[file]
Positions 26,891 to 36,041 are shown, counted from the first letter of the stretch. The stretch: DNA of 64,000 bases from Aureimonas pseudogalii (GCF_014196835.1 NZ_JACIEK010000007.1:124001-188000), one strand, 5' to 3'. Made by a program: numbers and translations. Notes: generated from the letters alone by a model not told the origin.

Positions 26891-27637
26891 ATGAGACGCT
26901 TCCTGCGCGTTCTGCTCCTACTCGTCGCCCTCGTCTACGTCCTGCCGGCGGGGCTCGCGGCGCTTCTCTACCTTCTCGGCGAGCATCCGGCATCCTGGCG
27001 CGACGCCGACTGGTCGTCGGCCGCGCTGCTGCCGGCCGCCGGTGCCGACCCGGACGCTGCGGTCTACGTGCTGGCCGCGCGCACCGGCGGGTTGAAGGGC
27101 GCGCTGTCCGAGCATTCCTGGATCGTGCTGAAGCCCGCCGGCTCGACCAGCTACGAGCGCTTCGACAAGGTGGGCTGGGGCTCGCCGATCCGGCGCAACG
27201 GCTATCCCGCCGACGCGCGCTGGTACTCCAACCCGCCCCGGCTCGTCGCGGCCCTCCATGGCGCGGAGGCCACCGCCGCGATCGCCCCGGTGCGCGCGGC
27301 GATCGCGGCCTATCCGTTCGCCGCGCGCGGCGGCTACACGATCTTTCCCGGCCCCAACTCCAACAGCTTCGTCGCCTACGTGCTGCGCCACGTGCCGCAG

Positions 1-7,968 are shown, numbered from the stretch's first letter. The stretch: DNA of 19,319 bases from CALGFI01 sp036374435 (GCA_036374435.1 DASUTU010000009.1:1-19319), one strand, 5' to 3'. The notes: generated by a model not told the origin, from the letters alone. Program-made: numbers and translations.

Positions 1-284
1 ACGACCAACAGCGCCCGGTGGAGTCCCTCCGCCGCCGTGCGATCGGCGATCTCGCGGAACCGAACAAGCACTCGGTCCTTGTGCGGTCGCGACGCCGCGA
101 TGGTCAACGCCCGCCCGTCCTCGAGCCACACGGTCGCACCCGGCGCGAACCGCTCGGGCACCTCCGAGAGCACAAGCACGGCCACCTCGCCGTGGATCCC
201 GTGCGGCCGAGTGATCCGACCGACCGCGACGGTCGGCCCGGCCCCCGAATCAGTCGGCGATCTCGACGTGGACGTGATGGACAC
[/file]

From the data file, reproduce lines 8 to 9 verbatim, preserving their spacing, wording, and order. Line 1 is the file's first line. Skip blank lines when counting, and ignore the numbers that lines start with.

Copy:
27301 GATCGCGGCCTATCCGTTCGCCGCGCGCGGCGGCTACACGATCTTTCCCGGCCCCAACTCCAACAGCTTCGTCGCCTACGTGCTGCGCCACGTGCCGCAG

Positions 1-7,968 are shown, numbered from the stretch's first letter. The stretch: DNA of 19,319 bases from CALGFI01 sp036374435 (GCA_036374435.1 DASUTU010000009.1:1-19319), one strand, 5' to 3'. The notes: generated by a model not told the origin, from the letters alone. Program-made: numbers and translations.